For the first time, the IPCC echoes what civil society has been warning about for years and warns, in chapters 14 and 15, of the obstacle that the Energy Charter Treaty (ECT) and its investor-state dispute settlement (ISDS) mechanism pose for the development of climate change mitigation policies. Having gone unnoticed for three decades, today, this international agreement for the energy sector continues to protect investments in fossil fuels. It allows investors and multinationals–precisely those who have brought us to this crossroads–to sue states when they consider that they have legislated against their economic interests, present or future. The numbers speak for themselves: in Europe alone, the fossil infrastructure protected by the treaty amounts to 344.6 billion euros.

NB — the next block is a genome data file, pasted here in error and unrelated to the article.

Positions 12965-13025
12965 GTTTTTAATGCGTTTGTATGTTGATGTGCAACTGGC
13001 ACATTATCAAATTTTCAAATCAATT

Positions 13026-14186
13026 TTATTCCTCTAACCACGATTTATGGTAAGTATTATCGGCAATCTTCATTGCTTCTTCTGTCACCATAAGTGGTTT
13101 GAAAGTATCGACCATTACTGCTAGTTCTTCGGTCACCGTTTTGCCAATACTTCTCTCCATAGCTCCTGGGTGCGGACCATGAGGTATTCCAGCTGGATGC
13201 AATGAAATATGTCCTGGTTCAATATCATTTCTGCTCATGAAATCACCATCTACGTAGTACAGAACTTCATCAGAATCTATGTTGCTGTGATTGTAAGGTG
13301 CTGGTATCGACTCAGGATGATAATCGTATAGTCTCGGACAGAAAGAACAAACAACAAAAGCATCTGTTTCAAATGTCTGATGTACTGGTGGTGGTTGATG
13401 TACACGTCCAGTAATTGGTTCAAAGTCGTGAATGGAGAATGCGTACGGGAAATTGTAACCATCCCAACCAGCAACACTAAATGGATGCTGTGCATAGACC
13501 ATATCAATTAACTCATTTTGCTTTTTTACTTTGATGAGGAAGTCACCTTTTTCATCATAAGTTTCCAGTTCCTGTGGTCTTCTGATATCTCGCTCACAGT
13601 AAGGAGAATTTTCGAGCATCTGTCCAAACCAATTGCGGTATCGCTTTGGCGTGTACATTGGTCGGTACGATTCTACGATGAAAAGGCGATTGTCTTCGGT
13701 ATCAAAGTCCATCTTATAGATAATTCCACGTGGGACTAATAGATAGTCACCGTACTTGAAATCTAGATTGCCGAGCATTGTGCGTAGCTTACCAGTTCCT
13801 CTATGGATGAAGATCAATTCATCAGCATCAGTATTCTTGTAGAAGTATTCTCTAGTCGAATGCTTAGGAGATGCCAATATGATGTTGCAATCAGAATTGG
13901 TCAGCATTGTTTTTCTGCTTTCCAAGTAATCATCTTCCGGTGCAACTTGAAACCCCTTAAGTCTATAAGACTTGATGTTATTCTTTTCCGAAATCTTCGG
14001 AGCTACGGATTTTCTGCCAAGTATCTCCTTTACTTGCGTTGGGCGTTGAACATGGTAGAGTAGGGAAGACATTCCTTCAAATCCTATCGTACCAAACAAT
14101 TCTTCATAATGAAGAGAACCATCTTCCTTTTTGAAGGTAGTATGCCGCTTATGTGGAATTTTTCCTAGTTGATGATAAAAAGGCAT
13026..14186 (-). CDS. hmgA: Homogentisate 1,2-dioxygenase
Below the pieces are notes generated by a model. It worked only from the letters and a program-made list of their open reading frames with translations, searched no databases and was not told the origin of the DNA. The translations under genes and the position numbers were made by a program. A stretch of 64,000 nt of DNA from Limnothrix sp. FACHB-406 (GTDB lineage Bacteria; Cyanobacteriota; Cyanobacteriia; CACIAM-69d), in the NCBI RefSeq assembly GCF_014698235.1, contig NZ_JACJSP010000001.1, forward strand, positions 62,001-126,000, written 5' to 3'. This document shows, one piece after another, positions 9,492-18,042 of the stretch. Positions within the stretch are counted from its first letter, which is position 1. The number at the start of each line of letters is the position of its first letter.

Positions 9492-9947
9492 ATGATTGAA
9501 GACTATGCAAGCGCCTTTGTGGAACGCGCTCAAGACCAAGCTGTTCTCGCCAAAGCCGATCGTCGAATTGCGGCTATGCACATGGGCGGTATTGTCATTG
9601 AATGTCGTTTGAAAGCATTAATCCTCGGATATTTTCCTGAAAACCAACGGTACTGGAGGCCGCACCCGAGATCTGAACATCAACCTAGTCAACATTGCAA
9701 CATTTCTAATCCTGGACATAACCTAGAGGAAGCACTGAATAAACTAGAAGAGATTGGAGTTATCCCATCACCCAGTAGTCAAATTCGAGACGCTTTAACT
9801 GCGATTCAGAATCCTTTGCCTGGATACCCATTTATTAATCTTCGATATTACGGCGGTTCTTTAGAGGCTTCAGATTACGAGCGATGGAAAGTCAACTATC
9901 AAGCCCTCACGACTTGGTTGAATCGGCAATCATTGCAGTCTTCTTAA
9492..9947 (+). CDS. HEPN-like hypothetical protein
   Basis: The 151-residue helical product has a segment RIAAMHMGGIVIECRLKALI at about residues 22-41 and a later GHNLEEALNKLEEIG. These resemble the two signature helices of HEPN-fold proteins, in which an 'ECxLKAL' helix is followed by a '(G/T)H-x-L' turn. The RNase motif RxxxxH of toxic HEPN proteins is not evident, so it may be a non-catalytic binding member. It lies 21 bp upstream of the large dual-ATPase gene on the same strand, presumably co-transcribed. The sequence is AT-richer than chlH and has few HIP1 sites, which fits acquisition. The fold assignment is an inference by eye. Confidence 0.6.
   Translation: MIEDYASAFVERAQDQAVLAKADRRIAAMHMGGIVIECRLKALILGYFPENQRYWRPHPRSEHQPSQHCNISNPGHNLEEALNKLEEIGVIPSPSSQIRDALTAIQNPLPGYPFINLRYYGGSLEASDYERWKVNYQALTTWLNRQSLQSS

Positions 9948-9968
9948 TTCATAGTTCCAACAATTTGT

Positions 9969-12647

The question is, can we move away from fossil fuels without first moving away from ECT? And why has it not been included in the summary for politicians? At this point, it is no longer enough to include bold mentions in reports whose summaries are then watered down by lobbyists. It is not only natural for a part of the scientific community to rebel and take action: it is more than desirable. This is precisely what we need to provoke a debate we seem to avoid. This debate, the elephant in the room, is that we need to change the socio-economic model, and fast. We need to act, take risks, and maybe, hopefully, inspire society to mobilize again. We need to abandon fossil fuels before they abandon us.
Antonio Turiel (Spanish Natiuonal Research Council—CSIC)
Fernando Valladares (CSIC)
Marta García Pallarés
Javier de la Casa (investigador en el CREAF [Ecological and Forestry Applications Center])
Fernando Prieto (Observatorio de la Sostenibilidad)
Ferran Puig Vilar (ingeniero y experto en clima)
Published at mronline.org